Having a teen driver in the house is a big adjustment for everyone. A teen sees a car as freedom. Freedom to hit the open road, freedom to get their first job and freedom to escape with friends. A parent sees their teen driver a little differently. Perhaps your celebrating, it’s one less person to run to soccer practice five nights a week and one more person to run errands. Having a teen driver can also be a bit nerve-wracking. The 8 weeks spent in driving school and 180 days with a permit isnt nearly enough time to create safe drivers; a fact that is backed up by the CDC. Did you know Motor vehicle crashes are the leading cause of death for U.S. teens?
[infobox]In 2013, 2,163 teens in the United States ages 16–19 were killed and 243,243 were treated in emergency departments for injuries suffered in motor vehicle crashes.1 That means that six teens ages 16–19 died every day from motor vehicle injuries.[/infobox]
Fortunately, teen motor vehicle crashes are preventable, and proven strategies can improve the safety of young drivers on the road. Just because your teen has their license doesn’t mean they need to be given unlimited freedom. It doesn’t even mean you have to let them drive by themselves yet. If they are ready to drive alone, simple things like setting ground rules, curfews, approved driving locations and limiting the number of passengers (ie distractions) in your teens vehicle can all go a long way toward creating a safer driving environment. However, one of the best things you can do is get your teen enrolled in safety classes for teen drivers.
Programs like B.R.A.K.E.S. (Be Responsible and Keep Everyone Safe) help teens further develop safe and responsible driving habits through their free, defensive driving program. The B.R.A.K.E.S. Teen Pro-Active Driving School offers a four-hour course covering a well-rounded, hands-on curriculum:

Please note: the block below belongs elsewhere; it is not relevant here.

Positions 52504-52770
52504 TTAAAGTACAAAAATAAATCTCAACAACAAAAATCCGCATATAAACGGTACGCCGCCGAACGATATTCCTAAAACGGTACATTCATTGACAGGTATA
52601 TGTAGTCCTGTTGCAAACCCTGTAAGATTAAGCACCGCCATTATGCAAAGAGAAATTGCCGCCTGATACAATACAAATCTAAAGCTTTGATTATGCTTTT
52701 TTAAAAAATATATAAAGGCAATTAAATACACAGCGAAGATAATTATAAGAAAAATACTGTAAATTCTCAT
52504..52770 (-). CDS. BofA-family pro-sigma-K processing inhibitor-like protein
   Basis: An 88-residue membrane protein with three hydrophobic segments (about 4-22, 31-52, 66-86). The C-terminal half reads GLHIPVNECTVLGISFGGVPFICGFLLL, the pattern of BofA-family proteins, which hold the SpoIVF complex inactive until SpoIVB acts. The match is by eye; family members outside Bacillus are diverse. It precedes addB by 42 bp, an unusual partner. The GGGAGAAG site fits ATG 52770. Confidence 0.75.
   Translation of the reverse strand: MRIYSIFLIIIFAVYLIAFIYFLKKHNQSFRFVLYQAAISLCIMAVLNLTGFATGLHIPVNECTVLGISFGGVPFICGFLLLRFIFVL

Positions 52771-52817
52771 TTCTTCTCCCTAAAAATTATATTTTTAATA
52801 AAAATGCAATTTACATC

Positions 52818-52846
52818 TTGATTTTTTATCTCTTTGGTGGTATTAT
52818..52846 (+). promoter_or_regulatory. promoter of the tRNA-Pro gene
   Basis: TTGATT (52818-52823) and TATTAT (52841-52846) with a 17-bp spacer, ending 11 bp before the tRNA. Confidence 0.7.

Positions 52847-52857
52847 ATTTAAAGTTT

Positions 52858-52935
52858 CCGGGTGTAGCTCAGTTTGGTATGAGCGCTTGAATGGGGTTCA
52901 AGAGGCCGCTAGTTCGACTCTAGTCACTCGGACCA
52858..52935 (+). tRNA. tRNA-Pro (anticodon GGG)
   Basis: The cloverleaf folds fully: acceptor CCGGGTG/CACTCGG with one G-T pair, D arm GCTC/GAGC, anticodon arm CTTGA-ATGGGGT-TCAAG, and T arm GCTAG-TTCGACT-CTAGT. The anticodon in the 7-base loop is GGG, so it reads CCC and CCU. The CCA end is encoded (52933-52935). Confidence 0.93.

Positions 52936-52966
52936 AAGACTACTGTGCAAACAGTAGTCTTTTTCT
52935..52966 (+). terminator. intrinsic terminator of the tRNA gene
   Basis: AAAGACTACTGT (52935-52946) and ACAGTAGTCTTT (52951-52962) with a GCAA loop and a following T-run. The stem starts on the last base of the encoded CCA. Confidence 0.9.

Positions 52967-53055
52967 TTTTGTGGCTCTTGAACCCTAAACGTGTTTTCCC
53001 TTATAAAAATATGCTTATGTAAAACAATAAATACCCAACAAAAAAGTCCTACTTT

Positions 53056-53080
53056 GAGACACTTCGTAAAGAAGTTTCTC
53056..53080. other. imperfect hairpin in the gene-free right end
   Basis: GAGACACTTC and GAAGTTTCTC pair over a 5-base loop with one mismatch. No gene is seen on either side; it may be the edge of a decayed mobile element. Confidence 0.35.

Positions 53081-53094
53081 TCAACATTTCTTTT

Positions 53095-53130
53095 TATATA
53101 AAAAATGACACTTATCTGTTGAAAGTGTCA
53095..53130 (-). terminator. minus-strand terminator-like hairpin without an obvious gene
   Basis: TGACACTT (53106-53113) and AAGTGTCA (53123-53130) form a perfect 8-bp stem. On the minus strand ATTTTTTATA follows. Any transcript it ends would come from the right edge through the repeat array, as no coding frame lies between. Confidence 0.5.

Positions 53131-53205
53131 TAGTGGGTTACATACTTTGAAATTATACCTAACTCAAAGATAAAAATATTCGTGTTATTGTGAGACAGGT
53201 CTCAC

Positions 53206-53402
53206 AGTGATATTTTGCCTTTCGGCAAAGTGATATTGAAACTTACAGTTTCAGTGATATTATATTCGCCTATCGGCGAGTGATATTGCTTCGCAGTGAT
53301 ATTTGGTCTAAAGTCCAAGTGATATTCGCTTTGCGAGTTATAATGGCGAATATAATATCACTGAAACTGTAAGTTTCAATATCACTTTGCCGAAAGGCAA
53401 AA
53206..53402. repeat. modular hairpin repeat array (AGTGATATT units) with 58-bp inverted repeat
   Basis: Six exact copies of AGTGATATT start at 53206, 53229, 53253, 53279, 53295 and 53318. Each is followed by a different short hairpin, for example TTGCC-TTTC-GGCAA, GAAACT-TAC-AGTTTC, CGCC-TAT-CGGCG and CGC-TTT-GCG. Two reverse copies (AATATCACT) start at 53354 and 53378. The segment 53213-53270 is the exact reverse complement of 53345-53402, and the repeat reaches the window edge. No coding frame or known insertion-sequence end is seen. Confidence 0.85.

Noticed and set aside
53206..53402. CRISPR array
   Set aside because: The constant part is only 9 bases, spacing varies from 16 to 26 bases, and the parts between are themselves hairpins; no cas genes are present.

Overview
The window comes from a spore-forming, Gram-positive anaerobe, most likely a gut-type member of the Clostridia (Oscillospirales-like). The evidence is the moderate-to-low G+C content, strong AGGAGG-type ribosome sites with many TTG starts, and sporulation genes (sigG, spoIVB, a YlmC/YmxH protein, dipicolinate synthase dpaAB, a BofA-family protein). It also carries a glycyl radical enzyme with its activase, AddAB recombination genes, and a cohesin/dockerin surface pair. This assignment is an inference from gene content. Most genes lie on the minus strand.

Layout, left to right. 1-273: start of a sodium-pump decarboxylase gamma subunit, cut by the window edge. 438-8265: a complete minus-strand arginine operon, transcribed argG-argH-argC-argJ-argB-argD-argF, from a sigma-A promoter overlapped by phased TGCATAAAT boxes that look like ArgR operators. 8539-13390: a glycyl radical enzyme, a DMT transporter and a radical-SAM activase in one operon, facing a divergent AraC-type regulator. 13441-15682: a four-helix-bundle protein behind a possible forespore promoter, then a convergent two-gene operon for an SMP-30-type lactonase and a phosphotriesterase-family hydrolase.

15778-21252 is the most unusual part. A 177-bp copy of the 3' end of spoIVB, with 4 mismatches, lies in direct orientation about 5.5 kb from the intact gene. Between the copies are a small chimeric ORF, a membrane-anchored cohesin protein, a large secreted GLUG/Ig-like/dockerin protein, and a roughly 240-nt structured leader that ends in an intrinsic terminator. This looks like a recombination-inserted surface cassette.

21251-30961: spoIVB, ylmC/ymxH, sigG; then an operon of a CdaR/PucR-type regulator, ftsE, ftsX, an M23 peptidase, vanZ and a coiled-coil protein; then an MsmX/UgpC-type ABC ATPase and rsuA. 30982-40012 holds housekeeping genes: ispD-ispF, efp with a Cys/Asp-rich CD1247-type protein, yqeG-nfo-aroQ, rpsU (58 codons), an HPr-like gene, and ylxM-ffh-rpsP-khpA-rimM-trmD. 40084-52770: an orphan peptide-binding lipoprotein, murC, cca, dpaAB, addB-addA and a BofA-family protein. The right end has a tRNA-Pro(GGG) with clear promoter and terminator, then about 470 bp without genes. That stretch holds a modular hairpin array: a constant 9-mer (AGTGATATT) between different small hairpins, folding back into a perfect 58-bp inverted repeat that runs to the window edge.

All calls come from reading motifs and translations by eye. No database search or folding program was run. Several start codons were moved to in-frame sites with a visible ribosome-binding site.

The two-part course simulates an animal or object jumping out in front of a car. It forces students to make a split-second reaction to help negotiate a quick, evasive lane change without losing control of the vehicle. Students must navigate their vehicle around cones while focusing on weight transfer, hand positioning and eye scanning.
In 2009, it was estimated more than 5,400 people died in crashes that were reported to involve a distracted driver and about 448,000 people were injured. The course demonstrates the danger that cell phones, text messaging, and other distractions can pose while driving.
Drop Wheel/Off Road Recovery
The drop-wheel recovery course teaches students how to effectively recover when one or more of their wheels veers off the road surface and onto the shoulder, regaining control of the car and safely returning to the roadway.
Teens often lack the experience needed to judge a safe following distance. The panic-stop course instructs students on proper braking techniques to help stop a vehicle in the shortest distance possible while maintaining control. Students experience firsthand the pulsating brake pedal effects of ABS and how to control the vehicle when ABS is engaged.
Car Control and Recovery
A wet skid pad simulates wet-road conditions. Students learn how to recover from both oversteer (rear wheel) and understeer (front wheel) skids.
Other learning experiences vary by school but can include an eye-opening view from the driver’s seat of a big-rig truck with a discussion about safe zones and blind spots, as well as demonstrations from police and fire-rescue agencies.
B.R.A.K.E.S. (Be Responsible and Keep Everyone Safe) and Kia Motors America (KMA) are working together to make the streets in cities across the U.S. safer by providing free safety classes for teen drivers. Registration for the lifesaving B.R.A.K.E.S. Teen Pro-Active Driving School instruction is open now at PutOnTheBrakes.org/Schedule.